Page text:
“We have to apply these laws the same way to each one of us or else it really isn’t fair,” she said, clearly upset. “Why was I told one thing and yet it’s permissible to another councilmember.”

According to Hensley, written material sent to over 200 residents that requires $50 or more in city funds is not allowed, with the exception of a letter on city letterhead.

However, he added it is legal for the council to put their personal city-related activities on the city’s website. “Things in print are the kind of the things that could get the council in trouble.”

Although Real Sebastian agreed that council member activities, such as the Mayor’s Town Hall taking place today, should be advertised, she drew the line at publicizing personal donations during meetings.

Real Sebastian demanded that a staff report be conducted and questioned whether the city should ask for an opinion from the FPPC or district attorney’s office, prompting smiles from Wong and Mayor Pro Tem Hans Liang

“Mayor I see that you’re kind of laughing at my questions, as you are too mister mayor pro tem,” she responded, clearly frustrated. “The reason I’m asking these questions is…to not only protect you, but to protect all of us,” she said.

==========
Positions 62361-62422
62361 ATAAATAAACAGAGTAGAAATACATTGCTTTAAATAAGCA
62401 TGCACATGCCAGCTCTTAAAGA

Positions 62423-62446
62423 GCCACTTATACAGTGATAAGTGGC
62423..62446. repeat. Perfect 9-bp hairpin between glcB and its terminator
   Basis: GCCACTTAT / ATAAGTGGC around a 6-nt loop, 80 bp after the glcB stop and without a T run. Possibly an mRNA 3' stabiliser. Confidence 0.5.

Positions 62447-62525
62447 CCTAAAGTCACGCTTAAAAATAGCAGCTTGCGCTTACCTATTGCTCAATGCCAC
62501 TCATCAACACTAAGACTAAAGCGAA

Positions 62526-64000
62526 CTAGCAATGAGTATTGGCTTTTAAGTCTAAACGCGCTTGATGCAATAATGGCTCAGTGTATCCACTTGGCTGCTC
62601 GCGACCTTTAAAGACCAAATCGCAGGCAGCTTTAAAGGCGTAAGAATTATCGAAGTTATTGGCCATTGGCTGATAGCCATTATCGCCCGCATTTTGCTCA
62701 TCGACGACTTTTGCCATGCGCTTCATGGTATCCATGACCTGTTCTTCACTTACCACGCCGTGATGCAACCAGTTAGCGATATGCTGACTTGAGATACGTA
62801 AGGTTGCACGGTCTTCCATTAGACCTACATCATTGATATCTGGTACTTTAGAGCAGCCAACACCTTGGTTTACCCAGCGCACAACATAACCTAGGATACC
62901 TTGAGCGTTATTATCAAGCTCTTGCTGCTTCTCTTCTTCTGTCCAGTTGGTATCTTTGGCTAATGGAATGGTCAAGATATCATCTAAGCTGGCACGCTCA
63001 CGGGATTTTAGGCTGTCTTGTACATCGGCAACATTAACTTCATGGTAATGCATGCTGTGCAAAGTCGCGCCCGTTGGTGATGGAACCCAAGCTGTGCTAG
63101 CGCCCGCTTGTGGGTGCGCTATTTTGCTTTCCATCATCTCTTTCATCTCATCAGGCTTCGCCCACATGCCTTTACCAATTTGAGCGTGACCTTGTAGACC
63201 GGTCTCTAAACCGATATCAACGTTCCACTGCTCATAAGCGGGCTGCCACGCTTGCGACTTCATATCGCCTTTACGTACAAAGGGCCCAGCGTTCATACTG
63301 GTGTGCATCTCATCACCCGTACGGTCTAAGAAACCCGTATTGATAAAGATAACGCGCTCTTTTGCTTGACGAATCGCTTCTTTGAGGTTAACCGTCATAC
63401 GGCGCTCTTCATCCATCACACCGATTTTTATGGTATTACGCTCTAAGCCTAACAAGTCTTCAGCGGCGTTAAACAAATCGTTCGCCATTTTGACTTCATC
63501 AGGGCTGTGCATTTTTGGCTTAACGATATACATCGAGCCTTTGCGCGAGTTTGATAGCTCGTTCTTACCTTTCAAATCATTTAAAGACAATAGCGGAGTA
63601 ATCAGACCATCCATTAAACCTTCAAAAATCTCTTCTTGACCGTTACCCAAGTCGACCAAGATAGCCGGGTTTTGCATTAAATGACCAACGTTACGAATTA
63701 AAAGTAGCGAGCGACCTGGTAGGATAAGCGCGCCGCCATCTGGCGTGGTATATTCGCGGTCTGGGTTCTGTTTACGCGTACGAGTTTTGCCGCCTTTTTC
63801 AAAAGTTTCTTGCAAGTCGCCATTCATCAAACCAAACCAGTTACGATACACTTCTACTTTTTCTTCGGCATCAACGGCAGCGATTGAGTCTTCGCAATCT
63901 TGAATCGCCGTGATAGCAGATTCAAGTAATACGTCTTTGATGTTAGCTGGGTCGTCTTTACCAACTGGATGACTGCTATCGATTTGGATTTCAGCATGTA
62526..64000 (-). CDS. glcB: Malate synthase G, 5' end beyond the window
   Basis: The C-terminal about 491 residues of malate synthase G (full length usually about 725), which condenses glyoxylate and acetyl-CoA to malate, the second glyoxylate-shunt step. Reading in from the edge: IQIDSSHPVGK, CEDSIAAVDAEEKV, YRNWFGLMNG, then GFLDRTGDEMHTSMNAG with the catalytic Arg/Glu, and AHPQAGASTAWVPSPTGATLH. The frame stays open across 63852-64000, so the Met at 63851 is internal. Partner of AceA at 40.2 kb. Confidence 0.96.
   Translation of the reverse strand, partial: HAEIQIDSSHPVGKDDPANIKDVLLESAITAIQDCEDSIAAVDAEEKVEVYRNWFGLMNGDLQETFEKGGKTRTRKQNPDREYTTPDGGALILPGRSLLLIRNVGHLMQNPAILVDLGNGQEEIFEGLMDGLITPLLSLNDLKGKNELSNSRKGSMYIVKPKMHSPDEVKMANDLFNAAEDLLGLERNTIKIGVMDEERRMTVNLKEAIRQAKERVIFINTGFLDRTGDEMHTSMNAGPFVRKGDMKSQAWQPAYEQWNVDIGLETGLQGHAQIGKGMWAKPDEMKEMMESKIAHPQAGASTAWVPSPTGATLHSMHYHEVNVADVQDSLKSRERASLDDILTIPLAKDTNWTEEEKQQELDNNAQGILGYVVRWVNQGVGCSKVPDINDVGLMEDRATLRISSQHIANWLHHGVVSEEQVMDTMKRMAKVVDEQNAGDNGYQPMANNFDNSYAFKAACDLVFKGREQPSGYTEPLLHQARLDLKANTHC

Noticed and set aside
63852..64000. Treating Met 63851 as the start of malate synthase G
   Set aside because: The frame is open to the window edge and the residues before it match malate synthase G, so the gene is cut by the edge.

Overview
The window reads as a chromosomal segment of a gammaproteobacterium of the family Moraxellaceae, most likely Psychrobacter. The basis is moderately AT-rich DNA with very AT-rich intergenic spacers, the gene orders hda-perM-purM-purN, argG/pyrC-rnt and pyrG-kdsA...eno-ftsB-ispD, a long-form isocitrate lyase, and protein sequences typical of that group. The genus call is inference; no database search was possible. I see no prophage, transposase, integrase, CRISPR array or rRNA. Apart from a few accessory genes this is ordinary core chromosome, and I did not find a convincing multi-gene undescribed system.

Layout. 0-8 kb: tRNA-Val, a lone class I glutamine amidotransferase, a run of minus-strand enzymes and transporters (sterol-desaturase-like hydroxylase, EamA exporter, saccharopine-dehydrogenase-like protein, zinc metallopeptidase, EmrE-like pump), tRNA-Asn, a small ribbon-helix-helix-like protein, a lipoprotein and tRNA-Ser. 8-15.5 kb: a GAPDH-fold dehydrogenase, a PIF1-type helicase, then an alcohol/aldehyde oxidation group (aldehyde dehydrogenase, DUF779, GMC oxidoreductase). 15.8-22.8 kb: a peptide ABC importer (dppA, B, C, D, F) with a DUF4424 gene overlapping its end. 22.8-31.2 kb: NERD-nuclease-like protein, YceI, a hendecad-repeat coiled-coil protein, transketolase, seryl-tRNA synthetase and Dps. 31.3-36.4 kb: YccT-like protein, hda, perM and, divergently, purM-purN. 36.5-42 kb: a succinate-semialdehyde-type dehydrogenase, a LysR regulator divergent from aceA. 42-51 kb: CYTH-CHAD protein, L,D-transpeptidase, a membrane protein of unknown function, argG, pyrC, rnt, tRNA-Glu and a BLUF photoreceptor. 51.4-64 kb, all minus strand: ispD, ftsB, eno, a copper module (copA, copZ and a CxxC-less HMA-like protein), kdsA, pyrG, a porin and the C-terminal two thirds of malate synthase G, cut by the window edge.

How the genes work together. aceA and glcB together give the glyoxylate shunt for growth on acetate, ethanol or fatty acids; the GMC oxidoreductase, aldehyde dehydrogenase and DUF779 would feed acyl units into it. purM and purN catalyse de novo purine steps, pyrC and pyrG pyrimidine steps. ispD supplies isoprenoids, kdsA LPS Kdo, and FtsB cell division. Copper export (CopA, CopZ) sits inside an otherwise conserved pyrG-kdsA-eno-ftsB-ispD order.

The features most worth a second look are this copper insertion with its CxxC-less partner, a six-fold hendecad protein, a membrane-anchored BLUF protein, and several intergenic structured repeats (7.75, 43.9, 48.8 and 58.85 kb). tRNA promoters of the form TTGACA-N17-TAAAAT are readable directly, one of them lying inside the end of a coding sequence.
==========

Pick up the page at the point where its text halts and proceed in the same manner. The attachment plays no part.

“I’m not laughing at you, don’t misunderstand me,” responded Wong chuckling.

“These are my comments and I’m pretty serious about it” she interrupted. “If it’s something that is permissible I want to make sure we don’t get in trouble … You [Hensley] could give us your legal opinion but if the D.A. comes after us your legal opinion will only carry so much.”

“If you don’t like the perception or don’t like the way it looks you can impose a policy against that,” Hensley reiterated.

Liang questioned why the issue was coming up in the first place.

“I personally don’t see a problem with this,” he said defending the practice. “I can’t see how [presenting donation checks] could be a bad thing.”

Liang and Ing continued to banter the issue back and forth until Real Sebastian suggested that all personal donations be made after the presentation of certificates from the city, Although no policy was officially adopted, the council ultimately reached a general consensus to follow her suggestion.

“If that’s what you want, I’ll do it,” said the mayor.

Still not happy and not quite ready to let the topic drop, Ing again called the practice awkward and uncomfortable for council members not presenting checks, and for the groups not receiving a donation.

“I don’t feel uncomfortable or awkward,” responded Liang.

“Why not do it at the their event, why do it here at this forum?” Ing continued to push Wong, but not getting a direct answer.

“I was raised that when you donate, you do it to give, not for the recognition,” said Real Sebastian. And “I will continue to give privately.”

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Twitter @nancyreporting

nmartinez@egpnews.com

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April 10, 2014  Copyright © 2012 Eastern Group Publications, Inc.